Patsy McGarry: In a Word . . .

. . . suicide

Had I the power, I would make it compulsory that anyone contemplating suicide should attend such an event as that at Maynooth six years ago.

Had I the power, I would make it compulsory that anyone contemplating suicide should attend such an event as that at Maynooth six years ago.

 

It would probably be wiser to leave this subject to those further up the page. But someone, somewhere must address the appalling aftermath of suicide. How it haunts the innocent for the remainder of their lives.

I myself am haunted by a memory whenever I hear the word. It’s of a middle-aged couple in Maynooth’s College Chapel six years ago. That was at a ceremony held to remember those who died by suicide.

About 1,000 bereaved people were there. The altar was a shrine to their dead, mostly young men. So many photographs reflecting the wavering flames of candles all around.

Candles were everywhere, each lit by a grieving relative. A middle-aged man was so lost in grief he struggled to light his. For most of the two-hour service he sat, absent, his head bowed low, his hands clasped in front of him. The woman beside him wept discreetly, continuously.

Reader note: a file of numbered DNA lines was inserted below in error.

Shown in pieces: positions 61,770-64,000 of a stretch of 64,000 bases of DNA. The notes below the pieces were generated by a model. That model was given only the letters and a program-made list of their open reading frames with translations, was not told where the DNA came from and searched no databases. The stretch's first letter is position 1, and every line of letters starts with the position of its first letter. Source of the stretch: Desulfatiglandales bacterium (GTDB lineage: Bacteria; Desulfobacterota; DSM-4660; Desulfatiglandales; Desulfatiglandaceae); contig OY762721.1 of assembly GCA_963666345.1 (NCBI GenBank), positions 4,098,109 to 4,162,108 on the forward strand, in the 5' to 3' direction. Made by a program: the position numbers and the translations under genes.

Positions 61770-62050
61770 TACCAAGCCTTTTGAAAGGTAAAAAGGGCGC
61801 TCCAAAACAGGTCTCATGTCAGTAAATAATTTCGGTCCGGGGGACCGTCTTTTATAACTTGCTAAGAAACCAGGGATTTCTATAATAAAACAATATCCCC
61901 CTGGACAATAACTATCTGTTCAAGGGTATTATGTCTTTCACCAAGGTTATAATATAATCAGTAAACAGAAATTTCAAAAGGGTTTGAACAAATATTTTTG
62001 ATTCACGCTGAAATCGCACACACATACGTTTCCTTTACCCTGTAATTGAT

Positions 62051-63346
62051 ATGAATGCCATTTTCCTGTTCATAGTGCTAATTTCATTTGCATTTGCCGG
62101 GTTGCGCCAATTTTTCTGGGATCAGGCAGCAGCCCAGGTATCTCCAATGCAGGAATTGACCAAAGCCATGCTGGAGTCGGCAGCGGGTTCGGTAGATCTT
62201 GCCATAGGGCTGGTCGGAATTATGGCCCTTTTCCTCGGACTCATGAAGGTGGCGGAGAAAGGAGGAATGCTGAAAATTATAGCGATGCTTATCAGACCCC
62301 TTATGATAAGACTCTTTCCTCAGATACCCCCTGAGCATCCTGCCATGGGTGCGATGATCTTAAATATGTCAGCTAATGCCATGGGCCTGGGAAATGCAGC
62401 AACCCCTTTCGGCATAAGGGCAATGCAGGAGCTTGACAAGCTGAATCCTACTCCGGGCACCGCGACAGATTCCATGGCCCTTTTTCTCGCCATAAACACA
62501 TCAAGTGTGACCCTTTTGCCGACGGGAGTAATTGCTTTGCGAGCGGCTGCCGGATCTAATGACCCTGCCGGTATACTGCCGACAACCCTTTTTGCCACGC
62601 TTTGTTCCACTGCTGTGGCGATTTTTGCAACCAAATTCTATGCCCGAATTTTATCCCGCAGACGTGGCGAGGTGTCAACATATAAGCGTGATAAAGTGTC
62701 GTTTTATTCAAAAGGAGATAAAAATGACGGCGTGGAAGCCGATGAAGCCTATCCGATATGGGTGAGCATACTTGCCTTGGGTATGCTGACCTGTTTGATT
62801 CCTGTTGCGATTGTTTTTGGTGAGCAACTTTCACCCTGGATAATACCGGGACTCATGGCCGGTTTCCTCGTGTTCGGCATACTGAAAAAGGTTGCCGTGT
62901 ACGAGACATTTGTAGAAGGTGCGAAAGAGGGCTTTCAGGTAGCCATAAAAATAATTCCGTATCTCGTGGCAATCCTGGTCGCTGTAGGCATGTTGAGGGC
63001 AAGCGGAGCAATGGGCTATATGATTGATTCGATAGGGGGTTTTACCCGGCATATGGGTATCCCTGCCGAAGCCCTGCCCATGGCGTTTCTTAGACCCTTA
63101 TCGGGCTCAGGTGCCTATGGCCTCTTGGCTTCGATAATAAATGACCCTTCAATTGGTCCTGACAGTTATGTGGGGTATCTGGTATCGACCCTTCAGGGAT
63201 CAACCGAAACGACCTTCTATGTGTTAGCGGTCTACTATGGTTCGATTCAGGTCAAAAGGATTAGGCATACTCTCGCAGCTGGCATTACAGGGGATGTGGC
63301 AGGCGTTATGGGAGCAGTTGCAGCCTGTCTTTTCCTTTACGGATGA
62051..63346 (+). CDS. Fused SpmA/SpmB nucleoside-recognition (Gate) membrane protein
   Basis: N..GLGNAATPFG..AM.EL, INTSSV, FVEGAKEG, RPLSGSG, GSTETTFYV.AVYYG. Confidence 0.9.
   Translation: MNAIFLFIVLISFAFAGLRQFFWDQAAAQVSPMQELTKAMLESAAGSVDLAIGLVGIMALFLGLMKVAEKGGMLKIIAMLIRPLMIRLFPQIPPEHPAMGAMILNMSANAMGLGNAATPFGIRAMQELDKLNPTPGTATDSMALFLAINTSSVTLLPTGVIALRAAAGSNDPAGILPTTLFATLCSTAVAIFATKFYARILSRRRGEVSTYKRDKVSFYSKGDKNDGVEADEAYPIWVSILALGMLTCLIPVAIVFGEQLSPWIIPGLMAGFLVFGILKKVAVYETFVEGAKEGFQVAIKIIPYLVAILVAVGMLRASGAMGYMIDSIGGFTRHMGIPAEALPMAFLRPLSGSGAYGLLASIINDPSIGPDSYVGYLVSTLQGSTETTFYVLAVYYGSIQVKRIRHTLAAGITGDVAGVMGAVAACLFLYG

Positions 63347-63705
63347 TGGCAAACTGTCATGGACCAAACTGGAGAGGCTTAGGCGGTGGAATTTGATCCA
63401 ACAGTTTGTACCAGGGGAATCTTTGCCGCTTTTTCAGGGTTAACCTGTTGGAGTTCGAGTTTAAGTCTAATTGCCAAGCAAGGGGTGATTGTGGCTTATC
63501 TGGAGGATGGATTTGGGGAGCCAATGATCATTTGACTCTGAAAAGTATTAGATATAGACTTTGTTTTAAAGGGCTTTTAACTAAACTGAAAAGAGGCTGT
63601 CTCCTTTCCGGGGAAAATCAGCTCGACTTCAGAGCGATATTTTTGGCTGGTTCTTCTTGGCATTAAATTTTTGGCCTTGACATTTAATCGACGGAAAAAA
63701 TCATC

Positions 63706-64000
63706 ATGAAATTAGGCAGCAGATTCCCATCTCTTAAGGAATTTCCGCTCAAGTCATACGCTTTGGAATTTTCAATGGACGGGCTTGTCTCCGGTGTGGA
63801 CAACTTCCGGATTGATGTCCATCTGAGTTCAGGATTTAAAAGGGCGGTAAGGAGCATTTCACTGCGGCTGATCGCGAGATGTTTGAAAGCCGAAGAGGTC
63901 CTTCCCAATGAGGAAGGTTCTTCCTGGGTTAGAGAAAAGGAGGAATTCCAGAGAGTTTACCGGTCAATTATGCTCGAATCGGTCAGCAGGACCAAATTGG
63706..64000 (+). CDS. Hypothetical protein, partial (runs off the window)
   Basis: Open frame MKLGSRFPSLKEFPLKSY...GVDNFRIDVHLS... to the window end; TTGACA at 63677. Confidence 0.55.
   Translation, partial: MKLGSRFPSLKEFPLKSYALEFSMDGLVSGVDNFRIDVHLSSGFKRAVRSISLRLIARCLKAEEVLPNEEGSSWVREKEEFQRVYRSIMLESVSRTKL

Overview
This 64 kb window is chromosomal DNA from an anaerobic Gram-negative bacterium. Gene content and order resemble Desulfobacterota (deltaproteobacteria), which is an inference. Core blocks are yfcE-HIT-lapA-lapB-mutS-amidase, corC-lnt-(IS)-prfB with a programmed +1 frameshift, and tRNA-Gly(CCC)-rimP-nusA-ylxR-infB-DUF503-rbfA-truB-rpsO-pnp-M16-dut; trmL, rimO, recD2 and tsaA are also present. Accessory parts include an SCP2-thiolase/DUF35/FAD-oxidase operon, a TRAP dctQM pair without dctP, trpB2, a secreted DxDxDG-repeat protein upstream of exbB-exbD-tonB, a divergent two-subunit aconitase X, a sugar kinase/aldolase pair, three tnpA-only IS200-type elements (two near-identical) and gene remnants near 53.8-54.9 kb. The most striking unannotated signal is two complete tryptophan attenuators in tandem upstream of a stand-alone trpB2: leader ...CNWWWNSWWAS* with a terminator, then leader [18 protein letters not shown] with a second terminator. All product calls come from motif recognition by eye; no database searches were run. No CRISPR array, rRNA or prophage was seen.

As the ceremony of readings and music took its course, I was swept up by the powerful current of inconsolable grief in that building.

People left behind

But it was not grief I felt. It was anger, at those who had taken their own lives and left such a bottomless chasm in the hearts of people left behind.

Had I the power, I would make it compulsory that anyone contemplating suicide should attend such an event as that at Maynooth six years ago. There have been others, there and across Ireland, where the bereft gather to remember in love those who have caused them such ongoing anguish.

It’s true that great suffering can drive people to take their own lives but it is also a deeply thoughtless and selfish act that rarely takes into account the effect on others.

In the past, emphasis was on the selfishness of such deaths, now it can seem to border on celebration of a type of martyrdom. But it is not martyrdom.

Suicide levels among young men in Ireland are high and now in parts of Dublin gender equality has been achieved in such deaths among young women and men. We should not make heroes of any of them.

Because they are not heroes. They are just troubled young people who would be still among us but for a thoughtless act.

Suicide, from Latin suicidium, from -sui of oneself, and cidium from caedere, to slay.

inaword@irishtimes.com

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